clock menu more-arrow no yes

Filed under:

Diamondbacks 4, Phillies 0: Stunned into silence

New, 34 comments

Record: 44-58. Pace: 70-92. Change on last season: -7

Well, it appears the involvement of Yusmeiro Petit in a shutout created a singularity, sucking scheduled recapper Azreous off the face of the universe [for a bit, anyway]. In his absence, I'll just say at this point, that Petit took a shutout into the seventh inning, was bailed out of a very sticky situation there by Juan Gutierrez, and 2.99 homers from Justin Upton, Chris Snyder and Gerardo Parra provided the offense.

Yeah, 2.99. I'll get round to explaining that bit in due course...

Ok, who had Petit in the "start the ninth shutout of the year" sweepstakes? Anyone? Anyone? Of the previous eight, Doug Davis had four, Max Scherzer and Dan Haren two each - but you'd have got long odds on the man who hadn't won a game since SnakePitFest '08, especially at home against the team who've hit more long-balls than anyone else in the National League. It's only the second time in his career he's been involved in a shutout as the starter - the last time was working six innings of a 3-0 win over the Cubs on July 22nd, 2007.

Last night, however, he was very, very good, and you wonder where this Petit had been the rest of the season. He was hitting his spots with precision, and getting a lot of swings and misses, mostly with his slider. This resulted in eight strikeouts, tying his career high, including consecutive innings where he got Rollins, Utley, Ibañez and Werth - not exactly rabbits. He retired thirteen batters in a row through the end of the sixth, and I think it's safe to say has bought himself a couple more starts.

I think we were all on tenterhooks as he went through the Philadelphia line-up for a second and third time, but it wasn't until the seventh inning that trouble arrived - and, to be fair, it wasn't all Petit's fault. A leadoff single to Howard was followed by a ball smacked to center from Ibañez. Chris Young tried to slide in for the catch, but the ball went right past him and rolled to the wall. I have to say, the scoring decision to call that a double - rather than, say, a single and an error - seemed very fortunate for Young. That marked the end of Peit's night: with the tying run on second and no outs, it was easy to see his winless streak continuing.

Juan Gutierrez, fortunately for all concerned, had different ideas. He struck out the next two batters and, after a walk, got a harmless fly-ball to center for the final out of the inning, preserving the shutout and, in all likelihood, the win for the Diamondbacks. I have to say, the bullpen has been a lot better in July. Their collective ERA with one game to go has been 3.80, a big improvement over the 5.26 posted in June. Particular standouts this month include Esmerling Vasquez (ERA: 1.23), Chad Qualls (1.50), Jon Rauch (2.08) and Gutierrez (3.00). Last night, it was Rauch and Qualls who pitched the eighth and ninth, putting up zeroes and sealing the win.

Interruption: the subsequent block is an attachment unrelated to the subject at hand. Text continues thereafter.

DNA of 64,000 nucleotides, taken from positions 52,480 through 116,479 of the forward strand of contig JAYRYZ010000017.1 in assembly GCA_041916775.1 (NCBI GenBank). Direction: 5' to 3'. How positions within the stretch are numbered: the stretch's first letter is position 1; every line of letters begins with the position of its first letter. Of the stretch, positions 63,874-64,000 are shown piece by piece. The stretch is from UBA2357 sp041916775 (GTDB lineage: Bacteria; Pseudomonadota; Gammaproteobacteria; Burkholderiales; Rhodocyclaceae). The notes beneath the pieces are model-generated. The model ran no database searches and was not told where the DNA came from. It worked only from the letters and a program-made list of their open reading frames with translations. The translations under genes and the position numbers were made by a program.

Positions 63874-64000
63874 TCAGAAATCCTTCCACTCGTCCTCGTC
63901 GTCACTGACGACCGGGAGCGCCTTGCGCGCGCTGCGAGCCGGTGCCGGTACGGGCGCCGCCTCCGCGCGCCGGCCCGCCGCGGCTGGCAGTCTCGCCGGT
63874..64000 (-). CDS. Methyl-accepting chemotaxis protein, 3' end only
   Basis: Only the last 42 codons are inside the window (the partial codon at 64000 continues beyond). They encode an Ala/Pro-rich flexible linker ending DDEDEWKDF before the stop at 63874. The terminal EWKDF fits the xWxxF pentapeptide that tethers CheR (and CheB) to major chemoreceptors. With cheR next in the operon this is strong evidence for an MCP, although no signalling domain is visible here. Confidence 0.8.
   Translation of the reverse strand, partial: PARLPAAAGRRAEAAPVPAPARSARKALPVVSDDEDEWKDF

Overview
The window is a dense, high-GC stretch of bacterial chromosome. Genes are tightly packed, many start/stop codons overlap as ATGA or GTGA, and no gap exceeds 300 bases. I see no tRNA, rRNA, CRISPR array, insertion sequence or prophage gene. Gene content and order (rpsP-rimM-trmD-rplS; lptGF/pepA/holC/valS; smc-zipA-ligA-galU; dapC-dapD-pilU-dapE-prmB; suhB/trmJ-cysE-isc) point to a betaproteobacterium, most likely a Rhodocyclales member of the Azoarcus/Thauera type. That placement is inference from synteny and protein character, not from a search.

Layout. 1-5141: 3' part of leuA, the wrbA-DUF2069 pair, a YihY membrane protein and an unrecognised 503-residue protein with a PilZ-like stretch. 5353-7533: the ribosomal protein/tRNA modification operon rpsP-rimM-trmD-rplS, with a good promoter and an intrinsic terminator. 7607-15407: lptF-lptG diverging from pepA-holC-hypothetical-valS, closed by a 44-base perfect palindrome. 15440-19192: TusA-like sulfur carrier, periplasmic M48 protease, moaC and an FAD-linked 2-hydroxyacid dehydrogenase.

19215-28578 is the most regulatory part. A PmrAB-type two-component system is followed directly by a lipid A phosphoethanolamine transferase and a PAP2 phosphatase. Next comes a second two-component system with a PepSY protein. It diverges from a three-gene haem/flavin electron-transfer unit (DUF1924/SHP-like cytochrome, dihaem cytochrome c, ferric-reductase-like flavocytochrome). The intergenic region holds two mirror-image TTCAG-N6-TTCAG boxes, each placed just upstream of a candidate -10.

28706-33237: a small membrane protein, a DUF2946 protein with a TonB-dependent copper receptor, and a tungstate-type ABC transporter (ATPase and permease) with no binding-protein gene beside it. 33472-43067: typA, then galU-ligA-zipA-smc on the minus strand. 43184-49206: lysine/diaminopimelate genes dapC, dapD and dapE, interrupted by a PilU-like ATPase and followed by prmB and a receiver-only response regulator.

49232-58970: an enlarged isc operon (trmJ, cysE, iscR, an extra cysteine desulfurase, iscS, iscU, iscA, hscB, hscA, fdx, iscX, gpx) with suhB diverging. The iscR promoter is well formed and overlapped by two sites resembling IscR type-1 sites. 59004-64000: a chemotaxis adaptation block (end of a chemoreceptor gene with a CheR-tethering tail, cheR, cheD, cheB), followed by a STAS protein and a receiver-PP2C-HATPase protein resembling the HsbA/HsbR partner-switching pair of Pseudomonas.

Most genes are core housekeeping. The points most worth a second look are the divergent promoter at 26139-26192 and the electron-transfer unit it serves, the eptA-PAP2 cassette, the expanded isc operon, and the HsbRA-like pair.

Meanwhile, JA Happ was showing why he's one of the front-runners for Rookie of the Year, three-hitting the Diamondbacks in six innings of work. Fortunately for Arizona, two of those hits came in the first inning, and the second was Justin Upton's nineteenth home-run of the year, a two-run shot which scored Stephen Drew. Upton had three hits on the night, getting his average back up over the .300 mark. Chris Snyder, making his first start, then went deep in the seventh inning, firing an opening salvo in the battle for playing time with Miguel Montero. Josh Whitesell also had a hit and a walk - well, it sounds better than the "swinging bunt and a walk" it actually was...

Ah, yes: the .99 homer. Gerardo Parra in the eighth, hit a screaming line-drive to right-center field that hit the very top of the wall. But instead of bouncing over, as you'd expect - and as Daron Sutton clearly expected, calling it a home-run immediately - it went straight up in the air, then dropped back just wihin the fence. While immediately clear on replay what had happened, Hinch convinced the umpires to review it; they took a surprising amount of time to do so, and I think they were just astonished by it. Local fans, however, likely recall that happening earlier in the season to an opposing player. Here, it didn't make much difference, as Upton then singled, scoring Parra anyway. But maybe we should take a look at that part of the fence, see what's going on...

It was the final moment of note, and an appropriately weird one, as we unexpectedly win the final game of the series and avoid the sweep. It was an excellent outing by Petit, and I hope that whatever it was he did differently, he can continue to do going forward. Here's the audio-clippage from after the game, with Hinch discussing the replay, him and Snyder talk about Petit, and Upton review the win in general

Audio courtesy of KTAR 620

20090729_phillies_diamondbacks_0_score_medium
[Click to enlarge, at fangraphs.com]
Master of his domain: Juan Gutierrez, +29.8%
Honorable mentions: Upton, +16.8%; Petit, +11.7%
God-emperor of suck: Ryan Roberts, -5.3%

Petit would have been Master, but the single and 'double' leading off the seventh reduced our win probabiliity by 22.4%, so that was debited from his numbers. Escaping that jam, of course, is what handed first place to Gutierrez. 'Skins led a fairly-brisk Gameday Thread, with BattleMoses the runner-up. Also present: piratedan7, snakecharmer, soco, unnamedDBacksfan, edbigghead, njjohn, katers, 4 Corners Fan, emilylovesthedbacks, venomfan, Clefo, rapdawg, AJforAZ, TwinnerA and Wailord.